COVID-19 Update: What is next for the markets?

This update reflects the latest available election news as of November 4, 2020, at 3:00 p.m.

During 2020, the stock market has been highly volatile and beset by two major sources of uncertainty: the course of the COVID-19 pandemic and the November 3rd U.S. elections. Today, we still do not have clarity on either, and we expect markets to continue to be volatile. A key question for investors at this time is whether there will be a further fiscal stimulus. As we have observed in our market updates this year, the path forward for the U.S. economy, and thus the U.S. stock market, hinges on the course of the pandemic and the timing and size of further fiscal support from the U.S. government.  

Market movements this year have so far been a drama in three acts.

Act one was the collapse of demand and market panic in March during the onset of the first wave of the pandemic. It was a dizzying drop, and the quickest bear market in U.S. history, with the market plummeting faster than it did at the onset of the Great Depression.

Source: Yahoo! Finance

Act two was a sharp market recovery, fueled by extraordinary fiscal and monetary stimulus enacted at the end of March both in the U.S. and around the world. The impact of the fiscal stimulus on supporting household income was profound. Without fiscal support, personal incomes would have declined substantially (the blue line on the graph below).

Source: U.S. Bureau of Economic Analysis

Instead, household income rose due to the magnitude of the stimulus (the red line on the graph), which catalyzed the recovery and minimized structural damage to the economy. As you can also see from the red line in the graph, the benefits to household income from the stimulus are waning.

Act three began in July with a volatile, sideways stock market. The economic recovery slowly grinds forward, but COVID-19 is clearly still impacting household consumption.

Source: Bloomberg

We have been stuck in the third act of this recovery because the pandemic continues and we do not yet have a further stimulus. At this stage, we are likely to see daily deaths rise to a higher level than this summer. The leisure economy will remain under pressure as households retrench throughout the winter. The key question is whether further fiscal stimulus will be provided. Many households are under tremendous strain, but publicly traded companies can likely manage through a three to four-month delay.

From a stock market perspective, the drama of this year has been full of sound and fury, but has signified almost nothing. As of the end of October, the S&P 500 is up a meager 2.8% for the year, a level it first reached in mid-July. In July, there was still an expectation that further fiscal stimulus might be forthcoming before the election. With COVID-19 surging around the nation, consumer spending and household incomes will be impacted throughout the winter. Markets are forward-looking, and must weigh the beneficial impact of potential further stimulus against the damage to the economy that will be done in the interim.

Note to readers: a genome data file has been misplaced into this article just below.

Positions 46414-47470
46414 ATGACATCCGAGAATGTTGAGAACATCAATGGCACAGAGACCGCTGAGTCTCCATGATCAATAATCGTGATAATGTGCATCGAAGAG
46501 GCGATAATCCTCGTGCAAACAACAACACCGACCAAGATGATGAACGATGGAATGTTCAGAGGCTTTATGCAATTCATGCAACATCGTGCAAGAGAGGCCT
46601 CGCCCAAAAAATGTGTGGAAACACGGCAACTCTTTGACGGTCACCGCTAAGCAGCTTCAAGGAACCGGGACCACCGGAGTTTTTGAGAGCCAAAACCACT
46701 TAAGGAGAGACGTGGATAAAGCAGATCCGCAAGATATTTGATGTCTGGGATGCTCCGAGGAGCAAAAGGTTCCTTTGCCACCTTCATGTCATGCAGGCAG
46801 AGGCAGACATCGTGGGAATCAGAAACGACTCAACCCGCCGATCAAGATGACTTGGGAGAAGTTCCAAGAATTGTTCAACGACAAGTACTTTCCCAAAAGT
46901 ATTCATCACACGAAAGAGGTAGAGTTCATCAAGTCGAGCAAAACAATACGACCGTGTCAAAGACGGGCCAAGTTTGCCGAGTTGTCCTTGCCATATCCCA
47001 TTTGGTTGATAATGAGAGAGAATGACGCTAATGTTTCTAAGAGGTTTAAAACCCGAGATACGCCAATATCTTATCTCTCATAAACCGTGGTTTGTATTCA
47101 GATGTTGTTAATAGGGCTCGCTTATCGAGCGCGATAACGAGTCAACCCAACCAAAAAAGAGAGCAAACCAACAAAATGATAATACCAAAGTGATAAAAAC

Source: Bloomberg

Household behavior is impacted by the level of virus spread in the community and by formal government restrictions. Consumers voluntarily scale back leisure activities rapidly when COVID-19 cases rise. As we saw in Q3 data, households shifted spending from services to goods as well as increased savings. Unfortunately, because many household goods are manufactured overseas, the trend does not increase domestic employment materially.

Source: U.S. Bureau of Economic Analysis

U.S. labor participation rates have been declining since 2000, but the pandemic has brought this level even lower. Many who have exited the labor force have done so involuntarily, for example, to care for children who cannot attend school in person. This will tend to keep wages lower than they would have been otherwise.

Source: Bloomberg

Interest rates on the Ten Year U.S. Treasury Bond year are still below 1%. This means that investors still expect a low growth, low inflation future.

Source: Bloomberg

This also means that despite record government borrowing, government interest payments have actually declined. Current market conditions are favorable for additional borrowing to spur economic growth.

The value of a stock is largely a function of its “terminal value”, which is the value of all discounted company cash flows beyond an “estimable” time period. The terminal value hinges on how fast the economy is expected to grow and the cost of capital. If there is a fiscal stimulus that accelerates economic growth, this may tend to support stock prices.

Source: U.S. Bureau of Economic Analysis

In sum, because of the pandemic, the U.S. and global economy have a shortfall in demand and an excess in savings.  At this point, we still do not have clarity on when and how much more fiscal support may be on the way. We will continue to maintain “dry powder” in our portfolios and for now we will continue to focus investments on the high growth companies that have done well in 2020.